3.5.1 Information was leaked by Mrs Mdluli, a governing body member, prior to the interviews and the secretary of the governing body told Mr Robo that Mr Sigudla had been nominated. As I have indicated previously the true complaint in regard to this grounds of the dispute was that the interviewing and selection process was a charade, the result having been decided beforehand. I have set out in some detail the evidence of the disputants and their witnesses regarding these allegations and in particular the three incidents involving Mrs Mdluli. In response the Department called four witnesses viz the principal and deputy principal, Mr Batyi and Mr Kene respectively, the secretary of the governing body who was also a member of the interviewing committee on that day, Mr Mnqanqeni, and Mrs Mdluli herself. All of these witnesses stated that in their view the process had been a fair one, that all candidates had been treated equally and that no one had been disadvantaged as a result. The evidence raised a number of factual disputes but to my mind the key question is whether the incidents involving Mrs Mdluli took place or not. Here the evidence for the Department was less than satisfactory. Mr Batyi, the principal, was not involved in any of these incidents and thus could cast no light on them. The same applied to Mr Mnqanqeni. Mr Kene was alleged to have been present in his office when Ms Matai was in the strongroom and Mrs Mdluli made her remarks stating that it was an accomplished fact that Ms April would be nominated as deputy principal and Ms Nginto as one of the HOD’s. Mr Kene commenced his evidence on this point by stating that he could not recall any such conversation in his office. When pressed he stated that no such conversation had taken place. I find it significant however that his first reaction was to state that he could not recall any such conversation. He confirmed that the strongroom did adjoin his office and further that Mrs Mdluli had a strong personality and was generally a person of influence. Although he did state that she had no influence at the school I find this unlikely. When I questioned Mr Kene he also stated that he could not remember the various parties who were alleged to have been present on that day as being present in his office but then stated that the incident had never taken place. Mrs Mdluli’s evidence was a blanket denial of all and any such remarks attributed to her. She stated that she had a good relationship with the educators who had testified against her in this regard viz the two disputants, Mr Motsana and Ms Matai. This raises the question as to why they would potentially incur her wrath by giving false evidence against her on this score. It seems to me to be unlikely that the mere prospect of overturning an interviewing and nomination process would spur them to doing so. They stand to lose more than they gain by such conduit. All of them testified without hearing the evidence of earlier witnesses or the disputants. Apart from the fact that any candidate who is not nominated is obviously disappointed and quite often believes that they were a better candidate that the successful one, there was no reason that the disputants should fabricate the accounts which they gave in evidence regarding Mrs Mdluli’s remarks and conduct. This applies with even more force to their witnesses who gave clear and cogent evidence. No reason was suggested why they should single out and perjure themselves regarding Mrs Mdluli’s role even taking into account that Ms Matai was the girlfriend of Mr Sigudla and might well be biased in his favour. I was also struck by the fact that Mrs Mdluli’s denials were rather low key and mutes, not the reaction I would expect from someone confronted with four witnesses each fabricating a false story concerning her. Mrs Mdluli confirmed that she was a member of a Development Forum in Bloekombos and a member of SANCO which lends support to the view that she is indeed an influential person in the community. I noted from her evidence that she was first appointed as a member of the governing body and then later appointed as a clearer at the school. On the probabilities I find that Mrs Mdluli was indeed a person of considerable influence at the school through her position as a member of the governing body, her position in the community and her full-time presence at the school. On the probabilities I prefer the evidence of the disputants and their witnesses to the effect that Mrs Mdluli had in fact arrived at her choices for the posts well before the interviewing process was conducted and had made this known to both of the (eventually) successful candidates and to the disputants. For the Department Mr Esau argued that even if Mrs Mdluli had expressed herself in the manner to which the disputants and their witnesses testified, this did not taint the process since all she had done was proclaim a bias which other governing body members in similar situations might have had but might not necessarily express. I do not think that this argument can be sustained. In the first place it ignores the effect of these pronouncements upon the candidates themselves. In Mr Sigudla’s case he heard of it to his face before the interview and testified that this made him “depressed”. One can appreciate that a candidate who feels that she/he is being interviewed for a post where the result is pre-determined is unlikely to give of his/her best in the interview. Secondly there is significance in the fact that Mr Mdluli expressed her views in the presence of another member of the governing body, Mr Kene, who did not disavow her views. Although he did not take part in the scoring and the voting Mr Kene was a member of the interviewing committee and in a position to influence it. I find the fact that at least two members of the interviewing committee were associated with a pre-determined decision most undesirable and an irregularity which tainted the process. Although Resolution 5 does not spell it out explicitly the interviewing and nomination process is clearly governed by the principles of fair administrative action. Where nominations and appointments to posts by the Department follow statements by a member of the interviewing committee that the interview process is no more than a formality I do not believe that unsuccessful candidates can be said to have enjoyed fair administrative action, a right entrenched in the Constitution’s Bill of Rights. In arriving at this conclusion, I take into account that it is inevitable that in certain circumstances the members of an interviewing Committee may already know some of the candidates and have a preference for a particular candidate. However it is imperative in my view that the interviewer maintains an open mind in the selection process. The words which I find to have been uttered by Mrs Mdluli indicate that she has closed her mind to whatever merits other candidates might have had. I take into account here moreover that Mrs Mdluli was an influential member of the governing body and he view may well have significantly have affected those of Mr Qetswana and Mr Mnqanqeni, the only other voting members of the interviewing Committee. There was also a factual dispute as to whether Mr Sigudla was nominated for the HOD post or not. I find it unnecessary to make an finding in this regard and in any event even if he was initially so nominated and at some point there was a change and another candidate was officially nominated, this is not necessarily an irregularity invalidating the process. There was considerable evidence and argument over whether Mrs April’s appointment was justified on merit. That decision, even if “incorrect”, was the prerogative of the SGB provided it followed the provisions of Resolution 5 suitably informed by the principles of just administrative action. In the view I take of this matter it is neither desirable nor necessary for me to express my view on this particular question.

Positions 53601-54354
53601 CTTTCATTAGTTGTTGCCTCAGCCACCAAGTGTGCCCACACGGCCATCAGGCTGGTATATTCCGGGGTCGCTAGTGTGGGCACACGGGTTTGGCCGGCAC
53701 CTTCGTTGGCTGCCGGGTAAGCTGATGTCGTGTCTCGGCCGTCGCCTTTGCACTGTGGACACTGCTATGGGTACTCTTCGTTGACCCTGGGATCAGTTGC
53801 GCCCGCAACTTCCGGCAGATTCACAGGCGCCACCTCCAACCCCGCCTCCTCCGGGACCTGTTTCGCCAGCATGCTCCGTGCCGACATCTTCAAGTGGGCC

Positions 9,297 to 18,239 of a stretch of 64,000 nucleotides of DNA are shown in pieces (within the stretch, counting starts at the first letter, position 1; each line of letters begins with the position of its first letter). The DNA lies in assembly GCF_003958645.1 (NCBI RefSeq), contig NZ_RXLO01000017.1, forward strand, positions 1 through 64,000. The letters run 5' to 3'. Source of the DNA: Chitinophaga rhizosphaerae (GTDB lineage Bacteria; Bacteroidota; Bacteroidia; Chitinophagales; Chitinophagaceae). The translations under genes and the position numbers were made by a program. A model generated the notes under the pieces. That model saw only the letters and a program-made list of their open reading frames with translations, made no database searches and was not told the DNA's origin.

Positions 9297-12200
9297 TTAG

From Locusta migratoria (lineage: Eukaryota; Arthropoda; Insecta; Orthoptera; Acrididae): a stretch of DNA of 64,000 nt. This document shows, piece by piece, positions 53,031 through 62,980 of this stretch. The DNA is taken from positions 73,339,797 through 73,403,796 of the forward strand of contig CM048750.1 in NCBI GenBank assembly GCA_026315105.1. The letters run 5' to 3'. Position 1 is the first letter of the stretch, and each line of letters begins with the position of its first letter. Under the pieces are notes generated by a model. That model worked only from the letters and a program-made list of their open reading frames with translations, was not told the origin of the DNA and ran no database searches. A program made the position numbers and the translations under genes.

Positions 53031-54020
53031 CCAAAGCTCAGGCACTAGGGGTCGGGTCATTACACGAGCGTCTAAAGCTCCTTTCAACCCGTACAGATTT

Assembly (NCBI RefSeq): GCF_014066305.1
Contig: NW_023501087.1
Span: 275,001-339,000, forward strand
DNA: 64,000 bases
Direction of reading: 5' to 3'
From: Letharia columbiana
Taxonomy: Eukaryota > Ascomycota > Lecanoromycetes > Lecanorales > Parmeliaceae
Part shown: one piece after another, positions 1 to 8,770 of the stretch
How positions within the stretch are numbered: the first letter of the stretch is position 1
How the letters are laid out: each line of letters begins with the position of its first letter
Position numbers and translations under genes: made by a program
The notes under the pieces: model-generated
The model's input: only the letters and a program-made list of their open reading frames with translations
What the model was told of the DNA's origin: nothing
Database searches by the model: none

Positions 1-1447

3.5.2 The alleged non-observance of SADTU at the interviewing and nominating process. The evidence revealed that there was a SADTU observer, Mr F Shagangu, present at the interviewing and nominating process. He was delegated this duty by his principal. The question of whether he was mandated or not was not raised in evidence and in any event is a matter internal to the union and cannot affect this arbitration. That disposes of the grounds of the dispute as initially determined between the parties. When regard is had however to the provisions of clause 3 of Resolution 5 of 1998 there appear to be further shortcomings in the process held at Bloekombos Primary School. Clause 3.2 requires that, apart from members of the school governing body, the interviewing committee shall comprise one departmental representative as an observer and resource person and the principal of the school. The principal can also act as the departmental representative. In the present case Mr Batyi the principal was present but chose not to vote. On behalf of the Department Mr Esau stated that Mr Batyi was present on the committee in his capacity as principal. This however left the committee short of a departmental representative and the wording of the clause “the interview committee shall comprise” indicates that the presence of a departmental representative, if this was not the principal, was obligatory and is thus not a shortcoming that can be overlooked. There are several other disquieting features which I will touch upon briefly. Two educator members of the governing body were excluded from the process without their consent and indeed in their absence by reason of the fact that they had applied for two of the posts. I would have expect that these governing body members would at least have been given an opportunity to have expressed their views as to whether they should be excluded from the interviewing and nomination process for which they had not applied. Mr Batyi and Mr Kene, the deputy principal, chose not to score or vote for the candidates for the posts. This left in my view a rather small and unbalanced committee comprising of three parent members of the governing body. Again I would have expected that there would at least be some formal input, in the form of a vote from either the principal or the deputy principal who knew the internal applicants and their capabilities better than the parent members. I accept that there may be circumstances in which it is not appropriate for the principal, deputy principal or other educators to vote, but in the present situation it left, as I have said, a very small interviewing committee comprising Mrs Mdluli whose impartiality and open mindedness cannot be accepted and only two others. In relation to these latter points Mr Esau argued they had not been taken by the disputants and did not form part of the dispute. On a strict approach he may well be correct. I am far from certain however that adopting such an attitude is the correct approach for me to adopt given for example the fact that the minutes of the proceedings were only made available to the disputants’ representatives on the morning of the arbitration despite that fact that they had been sought for some time. Be that as it may, even without reliance on these last mentioned irregularities, I am satisfied, on the evidence, that the interviewing and nomination process was tainted by irregularity more particularly in that one member thereof, Mrs Mdluli had publicly proclaimed her choice of candidates on a number of occasions prior to the interviews and thus her participation in the interviewing process was no more than a charade.


Insofar as the Department appointed candidates to these posts after a flawed interview and selection process, the disputants suffered an unfair labour practice. In the circumstances I rule that it is incumbent upon the Department to conduct the interviewing and nomination process for two of the disputed posts viz the Deputy Principal’s post and the HOD post (No 1537) for the senior primary section, in full compliance with the provisions of Resolution 5 of 1998. Given the findings which I have made concerning Ms Mdluli’s conduct prior to the interview, she should not be part of a new interviewing committee and a Departmental representative, other than Mr Batyi, should be involved at all appropriate stages.

Date : 4 November 1999







Insofar as the Department appointed candidates to these posts after a flawed interview and selection process, the disputants suffered an unfair labour practice. In the circumstances I rule that it is incumbent upon the Department to conduct the interviewing and nomination process for two of the disputed posts viz the Deputy Principal’s post and the HOD post (No 1537) for the senior primary section, in full compliance with the provisions of Resolution 5 of 1998. Given the findings which I have made concerning Ms Mdluli’s conduct prior to the interview, she should not be part of a new interviewing committee and a Departmental representative, other than Mr Batyi, should be involved at all appropriate stages